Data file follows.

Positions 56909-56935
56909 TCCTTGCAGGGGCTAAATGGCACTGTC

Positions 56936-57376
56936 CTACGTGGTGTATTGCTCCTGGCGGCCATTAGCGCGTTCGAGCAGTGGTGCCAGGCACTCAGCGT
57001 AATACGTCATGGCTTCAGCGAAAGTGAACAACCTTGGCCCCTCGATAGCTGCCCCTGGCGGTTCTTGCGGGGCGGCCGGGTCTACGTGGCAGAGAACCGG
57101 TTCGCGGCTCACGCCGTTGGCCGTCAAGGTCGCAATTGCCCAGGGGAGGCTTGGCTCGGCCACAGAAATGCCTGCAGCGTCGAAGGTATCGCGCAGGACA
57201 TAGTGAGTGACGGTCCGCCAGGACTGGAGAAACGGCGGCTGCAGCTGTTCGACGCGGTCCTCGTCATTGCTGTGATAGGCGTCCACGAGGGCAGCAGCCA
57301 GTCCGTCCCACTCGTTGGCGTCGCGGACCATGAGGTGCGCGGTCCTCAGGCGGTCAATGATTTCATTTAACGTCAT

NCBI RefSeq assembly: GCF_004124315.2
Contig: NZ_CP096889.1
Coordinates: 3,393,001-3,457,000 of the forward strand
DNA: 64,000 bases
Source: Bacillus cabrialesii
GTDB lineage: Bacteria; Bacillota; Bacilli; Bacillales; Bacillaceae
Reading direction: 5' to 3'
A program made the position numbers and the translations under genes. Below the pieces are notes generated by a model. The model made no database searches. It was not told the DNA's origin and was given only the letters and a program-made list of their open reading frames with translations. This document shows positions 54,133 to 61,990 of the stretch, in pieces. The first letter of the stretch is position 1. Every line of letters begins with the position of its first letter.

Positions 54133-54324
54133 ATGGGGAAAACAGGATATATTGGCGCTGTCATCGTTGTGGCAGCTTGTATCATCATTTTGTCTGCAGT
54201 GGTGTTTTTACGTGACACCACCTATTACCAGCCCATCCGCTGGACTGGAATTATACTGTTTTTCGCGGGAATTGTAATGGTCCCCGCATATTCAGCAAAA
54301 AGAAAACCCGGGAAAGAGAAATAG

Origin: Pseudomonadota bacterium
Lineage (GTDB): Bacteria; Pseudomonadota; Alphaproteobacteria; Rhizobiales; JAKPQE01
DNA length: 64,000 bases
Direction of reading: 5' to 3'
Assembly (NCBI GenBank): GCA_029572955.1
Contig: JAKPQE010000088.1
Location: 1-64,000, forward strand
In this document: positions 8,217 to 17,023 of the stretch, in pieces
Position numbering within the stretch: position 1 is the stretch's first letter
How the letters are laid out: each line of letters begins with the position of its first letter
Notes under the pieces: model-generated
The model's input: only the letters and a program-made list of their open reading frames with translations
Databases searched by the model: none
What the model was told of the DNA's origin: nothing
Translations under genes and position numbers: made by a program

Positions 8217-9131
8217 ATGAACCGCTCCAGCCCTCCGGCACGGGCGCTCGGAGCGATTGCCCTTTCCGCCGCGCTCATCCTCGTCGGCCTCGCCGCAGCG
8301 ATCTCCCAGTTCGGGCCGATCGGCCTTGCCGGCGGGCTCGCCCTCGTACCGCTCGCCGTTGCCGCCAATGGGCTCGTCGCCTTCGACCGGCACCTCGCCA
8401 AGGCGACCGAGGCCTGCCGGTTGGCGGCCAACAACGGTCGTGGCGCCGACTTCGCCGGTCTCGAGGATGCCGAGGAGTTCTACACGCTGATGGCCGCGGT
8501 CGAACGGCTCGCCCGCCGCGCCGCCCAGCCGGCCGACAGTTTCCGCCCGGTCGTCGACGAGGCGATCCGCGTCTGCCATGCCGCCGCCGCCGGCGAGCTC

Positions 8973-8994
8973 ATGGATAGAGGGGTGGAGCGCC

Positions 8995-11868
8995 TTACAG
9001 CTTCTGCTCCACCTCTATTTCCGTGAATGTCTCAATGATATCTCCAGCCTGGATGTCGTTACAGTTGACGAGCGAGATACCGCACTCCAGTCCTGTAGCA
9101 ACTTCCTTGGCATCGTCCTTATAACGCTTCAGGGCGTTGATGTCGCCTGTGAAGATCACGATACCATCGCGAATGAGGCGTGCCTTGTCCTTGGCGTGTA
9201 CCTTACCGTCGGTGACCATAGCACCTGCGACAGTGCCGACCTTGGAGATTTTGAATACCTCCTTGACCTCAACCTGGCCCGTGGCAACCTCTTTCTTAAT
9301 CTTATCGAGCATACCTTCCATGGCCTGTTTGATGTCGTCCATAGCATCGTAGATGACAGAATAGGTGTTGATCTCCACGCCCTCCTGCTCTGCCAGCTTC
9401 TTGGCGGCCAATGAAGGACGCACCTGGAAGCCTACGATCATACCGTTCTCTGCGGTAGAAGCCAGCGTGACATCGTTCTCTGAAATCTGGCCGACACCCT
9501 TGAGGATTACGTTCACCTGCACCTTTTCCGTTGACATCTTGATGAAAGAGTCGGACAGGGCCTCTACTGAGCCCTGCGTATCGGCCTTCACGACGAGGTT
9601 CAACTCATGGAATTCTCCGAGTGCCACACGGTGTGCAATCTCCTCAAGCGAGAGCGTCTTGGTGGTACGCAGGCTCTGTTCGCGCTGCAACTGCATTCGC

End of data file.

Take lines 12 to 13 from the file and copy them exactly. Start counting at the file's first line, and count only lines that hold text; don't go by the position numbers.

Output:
DNA: 64,000 bases
Source: Bacillus cabrialesii